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BZ5480 - Restoration Ecology

Credit points: 3
Year: 2015
Student Contribution Band: Band 2
Administered by: College of Marine & Environmental Sciences

Graduate Certificate of Science, Graduate Diploma of Science, Master of Science, Graduate Certificate of Research Methods, Postgraduate Diploma of Research Methods, Bachelor of Science (Advanced), Graduate Certificate of Development Practice, Graduate Diploma of Development Practice, Master of Development Practice.

This subject will focus on developing student appreciation and understanding for one of the most important processes involved in wildlife ecology: the mitigation and restoration of impacts of habitat loss and landscape change. Habitat loss is one of the main drivers of species extinction facing much of the tropical world (and, indeed, other areas). Alleviating the potential impact of habitat loss requires restoring previously degraded natural systems and re-instating ecological processes. This subject will introduce students to this problem and focus on its solution. The subject will have a primarily plant-based focus (the basis of all habitat restoration programmes) and will introduce students to fundamental biological and functional attributes of plants and how these can be used in restoration. The subject will address the theoretical basis of restoration, its practical application and the ecological techniques (and evidence) for how wildlife populations (both plant and animal) change in response to restoration efforts.

There are additional charges for this subject; please contact the School for details.

Learning Outcomes

  • Develop an appreciation for scope of plant (and animal) taxonomy and biologically important functional traits and how these influence and define performance, growth and survivorship in wild populations;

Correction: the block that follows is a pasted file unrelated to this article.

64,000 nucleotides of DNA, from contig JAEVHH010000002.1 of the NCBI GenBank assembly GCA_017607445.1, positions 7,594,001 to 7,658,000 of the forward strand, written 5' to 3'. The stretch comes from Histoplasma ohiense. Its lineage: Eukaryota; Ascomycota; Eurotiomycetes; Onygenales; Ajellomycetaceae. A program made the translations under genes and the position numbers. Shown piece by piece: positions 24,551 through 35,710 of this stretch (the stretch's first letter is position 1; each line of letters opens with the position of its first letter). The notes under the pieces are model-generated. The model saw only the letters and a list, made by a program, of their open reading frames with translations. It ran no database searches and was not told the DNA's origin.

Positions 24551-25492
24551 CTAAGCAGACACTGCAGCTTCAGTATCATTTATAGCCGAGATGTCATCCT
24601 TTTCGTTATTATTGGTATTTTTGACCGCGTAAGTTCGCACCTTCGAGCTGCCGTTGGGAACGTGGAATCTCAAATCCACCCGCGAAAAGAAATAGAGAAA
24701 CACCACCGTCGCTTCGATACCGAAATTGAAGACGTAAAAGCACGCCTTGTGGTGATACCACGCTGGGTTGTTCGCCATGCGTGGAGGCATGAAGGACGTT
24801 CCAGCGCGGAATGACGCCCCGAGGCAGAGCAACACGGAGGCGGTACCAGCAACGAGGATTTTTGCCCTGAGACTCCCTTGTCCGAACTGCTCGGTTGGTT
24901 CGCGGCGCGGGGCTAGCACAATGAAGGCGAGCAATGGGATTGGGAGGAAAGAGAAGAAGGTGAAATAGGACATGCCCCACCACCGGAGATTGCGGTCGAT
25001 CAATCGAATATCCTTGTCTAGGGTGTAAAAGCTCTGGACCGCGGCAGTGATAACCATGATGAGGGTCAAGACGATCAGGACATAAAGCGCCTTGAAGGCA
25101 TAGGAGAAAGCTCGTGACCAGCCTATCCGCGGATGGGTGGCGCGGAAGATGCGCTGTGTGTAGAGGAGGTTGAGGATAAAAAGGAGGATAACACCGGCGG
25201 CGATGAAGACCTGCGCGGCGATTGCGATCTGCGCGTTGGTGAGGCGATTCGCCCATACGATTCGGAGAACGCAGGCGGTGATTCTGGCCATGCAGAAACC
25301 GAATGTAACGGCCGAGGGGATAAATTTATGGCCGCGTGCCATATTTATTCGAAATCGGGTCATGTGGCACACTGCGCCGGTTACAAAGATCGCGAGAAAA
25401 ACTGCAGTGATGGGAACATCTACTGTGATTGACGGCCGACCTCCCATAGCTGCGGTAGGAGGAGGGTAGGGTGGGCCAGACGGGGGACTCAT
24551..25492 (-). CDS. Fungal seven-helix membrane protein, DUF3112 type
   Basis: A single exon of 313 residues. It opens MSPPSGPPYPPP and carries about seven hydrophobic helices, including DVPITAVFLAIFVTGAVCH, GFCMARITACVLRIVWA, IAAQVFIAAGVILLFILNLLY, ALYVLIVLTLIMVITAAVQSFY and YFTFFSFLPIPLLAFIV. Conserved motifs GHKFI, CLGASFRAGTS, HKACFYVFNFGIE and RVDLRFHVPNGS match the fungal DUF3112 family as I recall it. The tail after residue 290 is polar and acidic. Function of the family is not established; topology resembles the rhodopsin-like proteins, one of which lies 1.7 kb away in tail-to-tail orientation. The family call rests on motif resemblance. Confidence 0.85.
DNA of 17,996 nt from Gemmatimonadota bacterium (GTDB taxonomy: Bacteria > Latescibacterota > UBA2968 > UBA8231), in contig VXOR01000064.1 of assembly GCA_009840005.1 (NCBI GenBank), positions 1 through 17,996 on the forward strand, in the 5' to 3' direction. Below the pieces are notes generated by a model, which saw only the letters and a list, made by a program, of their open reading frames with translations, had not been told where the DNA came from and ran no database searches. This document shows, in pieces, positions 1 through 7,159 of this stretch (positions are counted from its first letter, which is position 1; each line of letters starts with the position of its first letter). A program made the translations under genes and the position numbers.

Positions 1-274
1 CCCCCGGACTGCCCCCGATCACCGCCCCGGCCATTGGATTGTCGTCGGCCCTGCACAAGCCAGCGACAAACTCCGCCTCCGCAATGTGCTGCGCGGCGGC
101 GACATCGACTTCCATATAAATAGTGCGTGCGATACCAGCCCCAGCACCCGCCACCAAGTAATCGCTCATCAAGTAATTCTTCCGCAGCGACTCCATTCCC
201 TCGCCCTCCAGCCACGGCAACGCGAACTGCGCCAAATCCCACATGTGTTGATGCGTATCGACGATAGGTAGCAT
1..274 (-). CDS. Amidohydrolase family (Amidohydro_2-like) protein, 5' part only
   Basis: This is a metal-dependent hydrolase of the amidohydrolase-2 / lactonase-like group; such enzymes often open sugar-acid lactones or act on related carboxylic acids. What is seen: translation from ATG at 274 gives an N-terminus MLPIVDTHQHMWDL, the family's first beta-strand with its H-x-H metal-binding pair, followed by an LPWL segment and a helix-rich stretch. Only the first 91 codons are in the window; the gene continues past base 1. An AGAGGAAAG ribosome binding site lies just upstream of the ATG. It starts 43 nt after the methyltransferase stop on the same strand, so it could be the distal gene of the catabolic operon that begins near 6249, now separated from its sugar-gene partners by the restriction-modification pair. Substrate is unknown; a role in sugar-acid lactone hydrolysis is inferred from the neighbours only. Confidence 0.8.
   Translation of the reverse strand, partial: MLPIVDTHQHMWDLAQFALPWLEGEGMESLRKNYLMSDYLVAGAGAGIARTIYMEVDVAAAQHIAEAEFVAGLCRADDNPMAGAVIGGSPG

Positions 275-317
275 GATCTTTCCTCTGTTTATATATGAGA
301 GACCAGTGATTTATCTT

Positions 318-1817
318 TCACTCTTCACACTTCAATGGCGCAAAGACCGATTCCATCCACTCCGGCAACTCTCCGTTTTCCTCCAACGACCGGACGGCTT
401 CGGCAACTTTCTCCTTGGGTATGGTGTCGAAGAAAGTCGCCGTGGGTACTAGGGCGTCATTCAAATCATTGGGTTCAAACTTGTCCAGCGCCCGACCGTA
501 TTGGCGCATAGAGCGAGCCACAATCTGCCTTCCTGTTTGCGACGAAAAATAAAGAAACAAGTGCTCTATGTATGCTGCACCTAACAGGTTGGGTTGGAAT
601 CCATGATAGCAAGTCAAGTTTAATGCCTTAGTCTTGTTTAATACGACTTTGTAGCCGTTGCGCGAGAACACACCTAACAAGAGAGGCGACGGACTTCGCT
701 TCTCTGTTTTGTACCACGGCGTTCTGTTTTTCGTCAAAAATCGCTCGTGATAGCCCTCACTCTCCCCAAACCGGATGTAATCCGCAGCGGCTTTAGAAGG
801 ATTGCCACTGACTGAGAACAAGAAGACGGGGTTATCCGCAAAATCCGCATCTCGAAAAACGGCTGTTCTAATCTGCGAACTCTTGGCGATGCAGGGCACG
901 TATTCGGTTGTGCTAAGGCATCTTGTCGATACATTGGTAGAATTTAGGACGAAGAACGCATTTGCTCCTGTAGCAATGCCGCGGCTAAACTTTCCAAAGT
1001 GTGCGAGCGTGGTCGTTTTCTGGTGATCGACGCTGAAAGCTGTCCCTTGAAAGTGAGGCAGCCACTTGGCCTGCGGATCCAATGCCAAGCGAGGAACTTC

• Develop understanding of general theory of restoration ecology for wildlife and how ecological theory can be used in reducing/reversing impacts of habitat loss;
  • Gain experience in the implementation of restoration activities, monitoring and ecological survey techniques used to study natural field populations.
Students enrolling in this subject should have basic knowledge in ecological theory, an understanding of botanical and zoological terminology and organisation, and skills in experimental design and analysis. Students should have completed equivalents for BZ1004, BZ1005 and BZ2001/BZ5001.


Cairns, Internal, Study Period 1
Census Date 26-Mar-2015
Coordinator: <Person not found>
Lecturers: <Person not found>, <Person not found>.
Workload expectations:
  • 26 hours lectures
  • 10 hours practicals
  • 36 hours fieldwork
Assessment: presentations (34%); assignments (33%); centrally-administered final exam (33%).

Note: Minor variations might occur due to the continuous Subject quality improvement process, and in case of minor variation(s) in assessment details, the Subject Outline represents the latest official information.